On Tuesday, I entered NPR’s Three Minute Fiction contest. The rules of the contest were that all entries had to be six hundred words or less, my entry had 563 words and all stories must start with the sentence, “The nurse left work at five o’clock.” Partly because of the required opening sentence and partly because at least emotionally, I’m still at the Cabin, I chose elements of last week’s vacation. As I was writing fiction, I felt free to be fast and loose with the facts. My hope is that no one will be offended with what I wrote. If I have offended anyone, I apologize. The story follows:
The nurse left work at five o’clock. It had been a difficult day. She couldn’t get enough hours and when she did get work, it was only because the hospital was teetering on the brink. Plus, she had lost a patient. The woman had stopped intravenous nutrition and hydration, so her death was expected. In the last two weeks, her many friends and family members had paraded through, paying their respects, crying and occasionally laughing. She had seen it all before, but that still didn’t make it any easier. The woman had passed, just before five o’clock.
Driving west from the Soo, on Six Mile, she tried to look forward to the weekend. It was late August, but at this northern latitude, summer was already waning and fall and then winter were closing. She saw a flock of Sandhill Cranes grazing in a field of cut grass. The big birds looked small among the larger rolls of hay. She wondered what they ate, probably bugs, she decided. She turned off on to her own green tunnel road and pulled up to her cabin in the woods, on the shores of Gitchee Gumee.
She walked past the cabin that was first her grandfather’s, then her parent’s and now hers and walked down to the beach. Both the wind and the surf were up, perfect cabin weather. As she marched down the beach, a pair of juvenile gulls kept pace before her, first walking and then flying ahead to get some respite and then repeating the cycle. One of the gulls was gimped and more hopped then walked. He won’t make, she thought. Actually, neither of them will make it now. It is too late in the season.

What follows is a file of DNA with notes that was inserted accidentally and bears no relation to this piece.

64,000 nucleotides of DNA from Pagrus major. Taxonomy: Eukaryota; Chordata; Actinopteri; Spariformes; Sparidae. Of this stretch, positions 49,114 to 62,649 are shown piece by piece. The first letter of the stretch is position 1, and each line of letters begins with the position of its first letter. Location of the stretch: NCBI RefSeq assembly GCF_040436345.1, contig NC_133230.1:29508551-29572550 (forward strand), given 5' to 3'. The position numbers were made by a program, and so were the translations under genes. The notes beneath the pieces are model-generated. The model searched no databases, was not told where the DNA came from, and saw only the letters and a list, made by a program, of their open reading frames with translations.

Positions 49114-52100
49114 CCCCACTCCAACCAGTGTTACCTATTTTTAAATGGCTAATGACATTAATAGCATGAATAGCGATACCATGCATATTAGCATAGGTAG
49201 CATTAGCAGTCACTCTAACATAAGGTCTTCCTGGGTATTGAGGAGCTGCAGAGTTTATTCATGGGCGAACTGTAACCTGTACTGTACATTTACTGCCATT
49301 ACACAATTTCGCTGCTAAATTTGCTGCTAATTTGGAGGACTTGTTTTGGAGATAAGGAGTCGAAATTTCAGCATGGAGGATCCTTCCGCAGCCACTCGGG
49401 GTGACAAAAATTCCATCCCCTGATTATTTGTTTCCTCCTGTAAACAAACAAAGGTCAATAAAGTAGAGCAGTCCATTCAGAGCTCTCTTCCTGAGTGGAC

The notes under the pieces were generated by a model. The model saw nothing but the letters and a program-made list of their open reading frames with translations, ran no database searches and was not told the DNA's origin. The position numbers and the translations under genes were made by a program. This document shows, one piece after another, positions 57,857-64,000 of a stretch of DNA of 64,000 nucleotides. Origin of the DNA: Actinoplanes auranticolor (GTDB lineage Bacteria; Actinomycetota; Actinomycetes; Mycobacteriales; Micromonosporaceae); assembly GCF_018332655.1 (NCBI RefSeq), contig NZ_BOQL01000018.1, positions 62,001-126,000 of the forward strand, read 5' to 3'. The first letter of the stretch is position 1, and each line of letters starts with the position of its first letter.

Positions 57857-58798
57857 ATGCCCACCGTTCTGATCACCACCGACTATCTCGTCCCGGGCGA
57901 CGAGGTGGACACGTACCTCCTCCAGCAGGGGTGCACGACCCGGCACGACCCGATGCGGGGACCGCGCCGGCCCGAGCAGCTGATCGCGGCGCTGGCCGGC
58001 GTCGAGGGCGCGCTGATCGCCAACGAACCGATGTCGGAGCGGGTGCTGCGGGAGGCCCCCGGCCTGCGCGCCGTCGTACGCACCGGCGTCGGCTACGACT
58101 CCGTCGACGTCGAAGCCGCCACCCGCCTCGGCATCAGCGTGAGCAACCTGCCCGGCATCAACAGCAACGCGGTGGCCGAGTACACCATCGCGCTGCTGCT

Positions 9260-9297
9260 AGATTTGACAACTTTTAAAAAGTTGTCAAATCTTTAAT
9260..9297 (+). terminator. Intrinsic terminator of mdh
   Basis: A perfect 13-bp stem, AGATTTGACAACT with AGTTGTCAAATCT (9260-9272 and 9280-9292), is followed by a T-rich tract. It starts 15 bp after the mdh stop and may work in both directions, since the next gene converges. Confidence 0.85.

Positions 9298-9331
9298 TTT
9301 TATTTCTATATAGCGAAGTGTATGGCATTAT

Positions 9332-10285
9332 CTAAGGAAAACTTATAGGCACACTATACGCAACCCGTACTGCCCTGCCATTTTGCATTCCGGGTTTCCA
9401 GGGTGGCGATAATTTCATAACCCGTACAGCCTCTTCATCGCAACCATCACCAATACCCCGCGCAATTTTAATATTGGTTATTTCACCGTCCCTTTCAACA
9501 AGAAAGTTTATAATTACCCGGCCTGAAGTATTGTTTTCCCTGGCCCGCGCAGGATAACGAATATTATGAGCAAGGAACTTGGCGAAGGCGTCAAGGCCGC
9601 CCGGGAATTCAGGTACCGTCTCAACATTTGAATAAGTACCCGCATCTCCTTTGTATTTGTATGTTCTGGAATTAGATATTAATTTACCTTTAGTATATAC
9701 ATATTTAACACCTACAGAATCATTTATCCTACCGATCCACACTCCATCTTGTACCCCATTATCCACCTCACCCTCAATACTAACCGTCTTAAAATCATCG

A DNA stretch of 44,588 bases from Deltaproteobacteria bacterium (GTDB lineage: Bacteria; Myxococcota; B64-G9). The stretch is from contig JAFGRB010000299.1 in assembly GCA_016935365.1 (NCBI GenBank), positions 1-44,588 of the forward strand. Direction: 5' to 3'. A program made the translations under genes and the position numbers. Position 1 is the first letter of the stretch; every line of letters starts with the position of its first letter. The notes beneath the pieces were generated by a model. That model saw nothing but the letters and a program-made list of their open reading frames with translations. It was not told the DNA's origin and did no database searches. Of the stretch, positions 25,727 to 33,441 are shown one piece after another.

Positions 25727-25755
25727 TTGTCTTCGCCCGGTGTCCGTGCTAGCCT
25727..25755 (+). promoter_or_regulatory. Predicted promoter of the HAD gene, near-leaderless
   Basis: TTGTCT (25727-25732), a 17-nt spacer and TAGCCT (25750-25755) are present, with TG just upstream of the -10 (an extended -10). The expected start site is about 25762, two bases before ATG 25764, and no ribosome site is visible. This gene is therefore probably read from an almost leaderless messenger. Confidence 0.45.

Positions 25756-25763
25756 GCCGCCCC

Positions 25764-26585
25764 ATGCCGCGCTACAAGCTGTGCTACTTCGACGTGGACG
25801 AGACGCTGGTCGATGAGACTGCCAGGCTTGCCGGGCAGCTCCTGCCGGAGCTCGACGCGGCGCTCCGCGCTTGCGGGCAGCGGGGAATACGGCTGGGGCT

Walking in the wet sand for better traction she thought back over the day, the summer, her life. She remembered walking this beach as a little girl, some times skipping ahead of her elders and splashing in the always cold water. She recalled chatting about boys and giggling with her cousins. She thought of the many similar walks with her husband and in a role reversal with their daughter, skipping and splashing ahead of her. She was alone now, all of the others were gone, some away to school, some never to return. Reaching the end of the beach she touched the rock there and turned around.
A lone sandpiper, ahead of her, was her company now. She walked and watched it dart in and out of the waves. She slowed her walk and it allowed her to get quite close, before it flew out over the water and circled around behind her. She turned briefly to watch it repeat its wave dancing and then she continued back. As she neared the cabin, she started to walk in the dry sand, to brush the wet sand off her feet. She elected to skip the other end of the beach and walked up to the cabin.
The cabin was cold, dark and quiet. She lit the laid fire in the stove and busied herself about dinner. With her mother’s death this afternoon, it was time to leave. She would stay through the funeral on Monday, close up the cabin and leave that day. The melancholy of this summer would chill the coming winter. It would be a long winter, but inevitably spring would come and then again summer.